David Fincher, director of modern classics like Seven, Fight Club, and Zodiac, returns to the big screen after a six year hiatus with The Killer. After 2020’s majestic Hollywood love letter Mank, Fincher re-teams with screenwriter Andrew Kevin Walker, who penned the twisted serial killer thriller Seven back in 1995, for this slick adaptation of a French graphic novel. We find the duo venturing into new territory with The Killer, a taut yet brooding character study that follows a meticulous assassin as his quest for vengeance unravels his cold facade. This is Fincher’s twelfth feature, though it feels more like a diverting genre exercise than a major work from one of Hollywood’s modern auteurs.
Michael Fassbender stars as the unnamed assassin, delivering an impressively muted performance that gradually exposes flickers of humanity behind his steely veneer. Through lengthy voiceovers, we’re privy to his philosophical mantras and detached musings about his trade. Yet when a routine hit goes awry, endangering those close to him, his repressed rage boils to the surface. What follows is a globetrotting revenge thriller as he methodically tracks down those responsible.
With its propulsive action and spartan aesthetics, The Killer harkens back to Fincher’s early work while feeling distinctly European in sensibility. Though it may lack the heady ambition of Zodiac or the corrosive wit of Gone Girl, Fincher brings his customarily slick direction and surgically precise editing to the film’s carnage and intrigue. The question is whether this tightly crafted, if familiar, tale of vengeance offers anything new for viewers besides affirming that Fincher remains a master of suspense. In this article, we’ll review the film’s execution and determine if The Killer is a hollow exercise in style or a truly killing thriller worthy of the director’s reputation.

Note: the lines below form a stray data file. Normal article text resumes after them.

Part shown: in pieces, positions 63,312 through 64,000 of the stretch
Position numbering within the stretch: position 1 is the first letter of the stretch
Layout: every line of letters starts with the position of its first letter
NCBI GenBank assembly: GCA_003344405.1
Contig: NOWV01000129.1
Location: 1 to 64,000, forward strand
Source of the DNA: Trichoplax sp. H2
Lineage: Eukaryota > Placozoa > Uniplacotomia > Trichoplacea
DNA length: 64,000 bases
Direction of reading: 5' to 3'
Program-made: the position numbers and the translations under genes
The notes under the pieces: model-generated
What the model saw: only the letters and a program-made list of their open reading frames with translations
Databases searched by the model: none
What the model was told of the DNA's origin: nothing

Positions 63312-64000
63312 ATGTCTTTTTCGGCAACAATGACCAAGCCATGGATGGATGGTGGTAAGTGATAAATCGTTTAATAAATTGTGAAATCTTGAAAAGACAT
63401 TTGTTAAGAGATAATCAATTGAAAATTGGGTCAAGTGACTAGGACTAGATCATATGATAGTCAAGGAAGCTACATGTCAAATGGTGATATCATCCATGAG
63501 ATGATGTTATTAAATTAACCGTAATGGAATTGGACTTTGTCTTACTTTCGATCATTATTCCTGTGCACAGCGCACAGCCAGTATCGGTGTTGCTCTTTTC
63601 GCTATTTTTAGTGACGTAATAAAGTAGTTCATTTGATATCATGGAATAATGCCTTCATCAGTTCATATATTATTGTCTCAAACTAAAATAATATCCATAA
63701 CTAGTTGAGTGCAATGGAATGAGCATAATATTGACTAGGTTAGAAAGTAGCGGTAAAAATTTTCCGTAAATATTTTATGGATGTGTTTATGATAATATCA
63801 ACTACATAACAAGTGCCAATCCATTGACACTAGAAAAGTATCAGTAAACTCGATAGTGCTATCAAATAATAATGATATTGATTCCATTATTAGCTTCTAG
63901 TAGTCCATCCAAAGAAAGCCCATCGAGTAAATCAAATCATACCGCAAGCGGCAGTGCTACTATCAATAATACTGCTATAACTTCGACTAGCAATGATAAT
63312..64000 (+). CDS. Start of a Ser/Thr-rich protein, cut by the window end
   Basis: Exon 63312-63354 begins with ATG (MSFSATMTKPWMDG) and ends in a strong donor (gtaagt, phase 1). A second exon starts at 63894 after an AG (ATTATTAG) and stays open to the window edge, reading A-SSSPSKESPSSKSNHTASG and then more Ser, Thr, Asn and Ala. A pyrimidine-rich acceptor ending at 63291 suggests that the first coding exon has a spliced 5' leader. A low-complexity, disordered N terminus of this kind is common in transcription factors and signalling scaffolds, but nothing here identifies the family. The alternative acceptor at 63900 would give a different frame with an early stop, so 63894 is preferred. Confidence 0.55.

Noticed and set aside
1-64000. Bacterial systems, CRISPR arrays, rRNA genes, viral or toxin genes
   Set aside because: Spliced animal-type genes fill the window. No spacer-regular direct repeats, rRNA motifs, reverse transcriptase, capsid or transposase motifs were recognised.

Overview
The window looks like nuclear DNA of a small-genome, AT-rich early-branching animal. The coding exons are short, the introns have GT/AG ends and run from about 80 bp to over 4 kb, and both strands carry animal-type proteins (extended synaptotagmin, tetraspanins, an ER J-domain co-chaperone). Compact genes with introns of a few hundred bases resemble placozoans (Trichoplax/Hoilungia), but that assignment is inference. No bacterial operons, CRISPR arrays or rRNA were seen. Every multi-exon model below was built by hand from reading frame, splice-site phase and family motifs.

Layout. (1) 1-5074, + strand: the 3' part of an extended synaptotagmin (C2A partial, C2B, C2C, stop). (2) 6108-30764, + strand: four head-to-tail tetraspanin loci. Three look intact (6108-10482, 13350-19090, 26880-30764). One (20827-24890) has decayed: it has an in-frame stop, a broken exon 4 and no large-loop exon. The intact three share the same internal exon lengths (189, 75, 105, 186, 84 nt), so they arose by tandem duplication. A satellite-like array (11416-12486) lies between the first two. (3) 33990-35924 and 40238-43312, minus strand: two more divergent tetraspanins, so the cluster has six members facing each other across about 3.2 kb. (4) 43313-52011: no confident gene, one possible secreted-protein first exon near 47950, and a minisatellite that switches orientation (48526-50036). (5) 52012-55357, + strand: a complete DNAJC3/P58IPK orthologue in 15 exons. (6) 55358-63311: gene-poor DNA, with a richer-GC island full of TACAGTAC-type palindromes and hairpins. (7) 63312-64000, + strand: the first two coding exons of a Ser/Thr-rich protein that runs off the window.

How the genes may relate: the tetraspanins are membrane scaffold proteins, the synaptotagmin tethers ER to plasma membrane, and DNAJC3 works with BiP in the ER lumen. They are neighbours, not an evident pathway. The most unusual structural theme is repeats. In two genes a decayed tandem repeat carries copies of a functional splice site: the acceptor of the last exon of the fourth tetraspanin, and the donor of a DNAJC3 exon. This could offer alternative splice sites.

Methodical Killer Unravels in Wake of Fateful Mistake
The Killer opens by plunging us into the regimented world of a seasoned assassin, portrayed with coiled intensity by Michael Fassbender. Through extended internal monologues, we learn this unnamed killer adheres to a strict code – “anticipate, don’t improvise” and “stick to the plan” are recurring mantras. His spartan Parisian outpost, nestled discreetly amid bustling offices, reflects the barren orderliness of his existence. For days, he watches and waits for the perfect moment to eliminate his target across the street.